It’s shocking how even experienced multifamily investors refer to the cap rate as the end-all, be-all end-all metric. But in all actuality, it is nothing more than a measure of value at a moment in time.
Taken in isolation, it can range from deceitful to unhelpful.
When you are looking at the cap rate, you are seeing a stabilized property’s natural rate of return for a single year, without considering the debt on that property.
Now, is most commercial real estate bought with cash—or is it purchased with a healthy dose of financing?
Since my multifamily deals are done with financing, I find a metric meaningless when it doesn’t take into account the returns after debt-service.
So why would anyone tout the glories of a high cap rate?
A Higher Cap Rate Means Higher Returns, But…
Yes, investors prefer higher returns.
But typically, higher cap rate properties are lower quality properties. So in that sense, cap rate is a measure of risk in the deal. And you’ll want to understand risk-adjusted returns to compare potential investments across different markets.
In a market like the U.S. Midwest, liquidity and economic prospects are comparatively low, so investors may need to see high returns right off the bat.
But other markets offer the chance for value appreciation in the future.
Think of coastal U.S. cities or massive hubs like Hong Kong and London. They have global investors fighting to buy the limited amount of assets that exist in those areas. As a result, they are highly liquid investment markets. The demand places upward pressure on prices and leads to low cap rates.
These markets also tend to have strong economic growth factors. This makes it possible for owners to increase rents, relative to market, with weaker fundamentals.
Picture an asset with obvious mismanagement or deferred maintenance. The rents and the cap rate are not where they should be—an opportunity.
Value-Add Multifamily Deals Expect Lower Cap Rates
Going back to our original definition, the cap rate applies to stabilized properties. But putting together a value-add deal means looking for multifamily properties that have not hit a stabilized level. It’s why they are interesting in the first place.
As investors, we are looking to increase the cap rate after purchase. This is because we will increase value through forced appreciation. OK, then, does that mean the cap rate is actually important, but that you should just be looking for currently under-valued rates?
Not so fast.
Now, it might be easy to become obsessed with the exit cap rate (a.k.a. terminal value). You get into a deal that estimates a much higher exit rate than acquisition rate because you are buying a slick value-add property.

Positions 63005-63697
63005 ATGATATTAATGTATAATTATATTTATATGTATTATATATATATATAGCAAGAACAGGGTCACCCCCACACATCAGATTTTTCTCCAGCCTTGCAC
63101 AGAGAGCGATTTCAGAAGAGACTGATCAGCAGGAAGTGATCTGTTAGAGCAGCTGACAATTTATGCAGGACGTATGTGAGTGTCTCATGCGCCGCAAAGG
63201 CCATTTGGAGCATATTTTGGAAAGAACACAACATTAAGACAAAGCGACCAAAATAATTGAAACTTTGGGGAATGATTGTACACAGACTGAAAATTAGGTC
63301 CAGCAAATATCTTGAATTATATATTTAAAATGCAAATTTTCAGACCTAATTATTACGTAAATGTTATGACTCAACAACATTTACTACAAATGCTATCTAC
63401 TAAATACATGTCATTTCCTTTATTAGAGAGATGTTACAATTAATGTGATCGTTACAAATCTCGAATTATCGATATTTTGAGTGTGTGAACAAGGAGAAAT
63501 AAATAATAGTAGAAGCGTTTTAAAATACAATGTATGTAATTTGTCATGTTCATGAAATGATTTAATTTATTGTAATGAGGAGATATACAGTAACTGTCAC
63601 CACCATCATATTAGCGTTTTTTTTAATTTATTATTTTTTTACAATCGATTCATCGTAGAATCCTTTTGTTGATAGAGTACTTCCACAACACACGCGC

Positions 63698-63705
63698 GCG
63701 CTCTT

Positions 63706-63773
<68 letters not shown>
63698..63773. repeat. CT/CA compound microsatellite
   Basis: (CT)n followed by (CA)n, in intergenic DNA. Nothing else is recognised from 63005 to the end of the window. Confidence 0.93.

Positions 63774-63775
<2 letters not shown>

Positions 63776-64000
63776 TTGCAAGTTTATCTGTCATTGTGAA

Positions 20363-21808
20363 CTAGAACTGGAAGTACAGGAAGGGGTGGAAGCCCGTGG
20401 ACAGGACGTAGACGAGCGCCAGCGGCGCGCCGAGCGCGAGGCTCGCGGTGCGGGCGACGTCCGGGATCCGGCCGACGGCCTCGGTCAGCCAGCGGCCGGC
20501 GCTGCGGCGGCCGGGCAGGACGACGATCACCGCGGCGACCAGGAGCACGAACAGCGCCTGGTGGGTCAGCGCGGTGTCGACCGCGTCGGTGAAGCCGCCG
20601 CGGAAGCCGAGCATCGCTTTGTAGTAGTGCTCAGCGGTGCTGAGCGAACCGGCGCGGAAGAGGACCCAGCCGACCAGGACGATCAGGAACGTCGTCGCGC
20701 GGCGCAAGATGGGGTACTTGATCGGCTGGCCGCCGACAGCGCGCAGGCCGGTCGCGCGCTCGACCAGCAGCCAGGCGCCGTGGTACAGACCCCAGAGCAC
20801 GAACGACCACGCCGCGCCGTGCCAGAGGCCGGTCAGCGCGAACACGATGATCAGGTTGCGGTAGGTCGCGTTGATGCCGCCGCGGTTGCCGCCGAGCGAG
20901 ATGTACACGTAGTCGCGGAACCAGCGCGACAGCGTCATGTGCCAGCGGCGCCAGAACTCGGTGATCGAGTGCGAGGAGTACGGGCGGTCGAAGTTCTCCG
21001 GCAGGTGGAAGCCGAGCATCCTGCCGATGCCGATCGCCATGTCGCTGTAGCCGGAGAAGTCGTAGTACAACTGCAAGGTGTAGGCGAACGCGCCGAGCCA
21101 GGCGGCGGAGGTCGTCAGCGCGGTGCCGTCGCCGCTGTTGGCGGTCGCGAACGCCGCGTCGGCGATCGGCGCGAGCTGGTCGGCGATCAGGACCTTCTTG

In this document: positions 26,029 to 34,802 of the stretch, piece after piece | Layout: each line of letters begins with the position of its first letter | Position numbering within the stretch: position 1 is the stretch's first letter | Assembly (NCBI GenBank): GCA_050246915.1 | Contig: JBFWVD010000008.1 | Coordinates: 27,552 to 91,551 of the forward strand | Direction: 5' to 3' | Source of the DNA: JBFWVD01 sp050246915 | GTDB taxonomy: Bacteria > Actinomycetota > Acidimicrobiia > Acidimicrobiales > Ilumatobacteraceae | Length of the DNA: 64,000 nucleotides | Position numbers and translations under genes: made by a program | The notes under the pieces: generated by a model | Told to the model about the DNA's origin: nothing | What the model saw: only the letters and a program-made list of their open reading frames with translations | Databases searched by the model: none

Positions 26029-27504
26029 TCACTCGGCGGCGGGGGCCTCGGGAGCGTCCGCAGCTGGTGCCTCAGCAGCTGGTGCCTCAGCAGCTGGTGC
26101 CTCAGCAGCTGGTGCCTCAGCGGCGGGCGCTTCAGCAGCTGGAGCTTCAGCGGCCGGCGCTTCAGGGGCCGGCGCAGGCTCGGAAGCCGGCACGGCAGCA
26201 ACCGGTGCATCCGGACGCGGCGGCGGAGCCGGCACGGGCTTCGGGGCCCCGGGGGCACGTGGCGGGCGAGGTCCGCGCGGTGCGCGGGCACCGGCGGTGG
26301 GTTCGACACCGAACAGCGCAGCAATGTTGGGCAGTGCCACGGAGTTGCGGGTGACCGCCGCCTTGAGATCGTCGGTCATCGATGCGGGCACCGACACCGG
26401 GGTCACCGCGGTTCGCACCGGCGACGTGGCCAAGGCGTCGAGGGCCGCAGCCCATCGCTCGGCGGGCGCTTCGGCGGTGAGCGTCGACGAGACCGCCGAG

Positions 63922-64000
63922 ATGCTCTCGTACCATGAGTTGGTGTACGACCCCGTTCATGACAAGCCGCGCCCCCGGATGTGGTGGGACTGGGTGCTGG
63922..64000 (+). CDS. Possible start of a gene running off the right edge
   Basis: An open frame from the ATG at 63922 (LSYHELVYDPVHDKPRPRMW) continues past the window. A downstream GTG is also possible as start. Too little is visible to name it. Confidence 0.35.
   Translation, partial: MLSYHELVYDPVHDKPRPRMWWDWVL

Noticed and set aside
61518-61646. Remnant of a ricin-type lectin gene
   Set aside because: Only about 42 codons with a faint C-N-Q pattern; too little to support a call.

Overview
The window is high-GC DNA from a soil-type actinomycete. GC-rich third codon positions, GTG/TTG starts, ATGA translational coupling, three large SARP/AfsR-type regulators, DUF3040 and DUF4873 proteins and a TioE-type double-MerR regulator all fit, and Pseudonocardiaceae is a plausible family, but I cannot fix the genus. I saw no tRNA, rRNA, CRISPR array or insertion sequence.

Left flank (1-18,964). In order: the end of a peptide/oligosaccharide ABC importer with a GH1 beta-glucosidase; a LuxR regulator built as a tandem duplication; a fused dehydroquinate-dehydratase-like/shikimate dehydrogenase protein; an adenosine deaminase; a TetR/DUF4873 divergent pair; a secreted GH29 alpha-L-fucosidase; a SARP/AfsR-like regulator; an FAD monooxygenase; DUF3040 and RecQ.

But the future buyers don’t care that you bought an asset at “below market” rates. At exit, the asset will still be priced at its prevailing market rate, then paid accordingly.
And since we’re considering all this at the start of the deal, you are working with a projection. Nothing more.
So the real point is that there are more important metrics to consider.
(Nearly) All Metrics Can Be Gamed
Now, the usual boilerplate says that I should declare the actual metric that should be deified instead of the cap rate. But I can’t do that. No one can.
When scribbling notes for this article, I wanted to tie it all up nicely so it would “feel right.”
But that would be horsesh*t. The real takeaway is that feelings don’t matter and that no metric is king in isolation.
Still, we must act on available deals, so I’ll leave you with a brief consideration of some impactful metrics—along with their specific blind spots.
In place of cap rate, the savvy investor jumps to IRR (internal rate of return) or equity multiple. The theory goes that the higher the exit cap, the lower the IRR/equity multiple metrics.
IRR can be vastly interesting, and that is where it is risky.
There are a lot of moving parts: purchase price, exit price, rent growth, debt terms, etc.
Related: Sorry, But Cap Rates and Cash-on-Cash Are Worthless When Evaluating Multifamily
So the expanse gives cover for a seller or syndicator to game the numbers. At worst, it can mean someone more or less saying, “Oh, you don’t like the IRR? Well, give me a second… there, how about now?”
I personally look to the equity multiple as a pure measure of wealth.
It says, plainly, that for every dollar you put in, you get a dollar plus X back. No discounting. No fancy math. There is some clarity when starting with the equity multiple.
However, the simplicity of that metric means it does not account for time. To explain, I will have a lot of takers if I say 10x dollars after one year. Not so much after 10 years.
Discount Cash Flow (DCF)
The measure of value across time is best left to another article, but it is usually represented by the discount cash flow (DCF) analysis.
DCF is the gold standard—and least used—measure of valuing commercial real estate.
So, at the risk of tying up a complicated topic too neatly, I would say that once you start ignoring the cap rate, you can start focusing on the equity multiple and then work your way through the DCF calculations.
If it wasn’t a bit of a grind, do you really think it would be such a sound investment stream?
Simplistic cap rate analysis is alluring, yes. But as you demand real results, start looking for the more meaningful metrics.
What metrics do you prefer—and why?
Weigh in with a comment!